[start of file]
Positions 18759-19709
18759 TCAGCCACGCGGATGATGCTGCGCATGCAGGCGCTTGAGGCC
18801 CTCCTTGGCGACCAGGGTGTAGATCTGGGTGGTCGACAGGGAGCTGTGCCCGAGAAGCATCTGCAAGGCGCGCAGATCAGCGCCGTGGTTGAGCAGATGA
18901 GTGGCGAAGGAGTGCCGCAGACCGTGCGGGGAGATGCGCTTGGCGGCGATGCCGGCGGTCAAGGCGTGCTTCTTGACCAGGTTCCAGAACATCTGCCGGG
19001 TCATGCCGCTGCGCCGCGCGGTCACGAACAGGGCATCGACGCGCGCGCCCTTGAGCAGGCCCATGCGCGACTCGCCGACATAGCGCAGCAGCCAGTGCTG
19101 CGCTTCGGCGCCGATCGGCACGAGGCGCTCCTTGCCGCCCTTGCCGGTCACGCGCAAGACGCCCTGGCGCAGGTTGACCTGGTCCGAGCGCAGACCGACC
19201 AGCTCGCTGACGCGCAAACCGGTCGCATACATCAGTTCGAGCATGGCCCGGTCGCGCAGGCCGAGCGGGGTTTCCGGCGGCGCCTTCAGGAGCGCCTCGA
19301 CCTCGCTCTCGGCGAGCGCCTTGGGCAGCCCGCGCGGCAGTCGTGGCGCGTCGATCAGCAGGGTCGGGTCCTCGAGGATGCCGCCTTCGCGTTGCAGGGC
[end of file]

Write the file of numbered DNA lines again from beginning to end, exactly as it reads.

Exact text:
Positions 18759-19709
18759 TCAGCCACGCGGATGATGCTGCGCATGCAGGCGCTTGAGGCC
18801 CTCCTTGGCGACCAGGGTGTAGATCTGGGTGGTCGACAGGGAGCTGTGCCCGAGAAGCATCTGCAAGGCGCGCAGATCAGCGCCGTGGTTGAGCAGATGA
18901 GTGGCGAAGGAGTGCCGCAGACCGTGCGGGGAGATGCGCTTGGCGGCGATGCCGGCGGTCAAGGCGTGCTTCTTGACCAGGTTCCAGAACATCTGCCGGG
19001 TCATGCCGCTGCGCCGCGCGGTCACGAACAGGGCATCGACGCGCGCGCCCTTGAGCAGGCCCATGCGCGACTCGCCGACATAGCGCAGCAGCCAGTGCTG
19101 CGCTTCGGCGCCGATCGGCACGAGGCGCTCCTTGCCGCCCTTGCCGGTCACGCGCAAGACGCCCTGGCGCAGGTTGACCTGGTCCGAGCGCAGACCGACC
19201 AGCTCGCTGACGCGCAAACCGGTCGCATACATCAGTTCGAGCATGGCCCGGTCGCGCAGGCCGAGCGGGGTTTCCGGCGGCGCCTTCAGGAGCGCCTCGA
19301 CCTCGCTCTCGGCGAGCGCCTTGGGCAGCCCGCGCGGCAGTCGTGGCGCGTCGATCAGCAGGGTCGGGTCCTCGAGGATGCCGCCTTCGCGTTGCAGGGC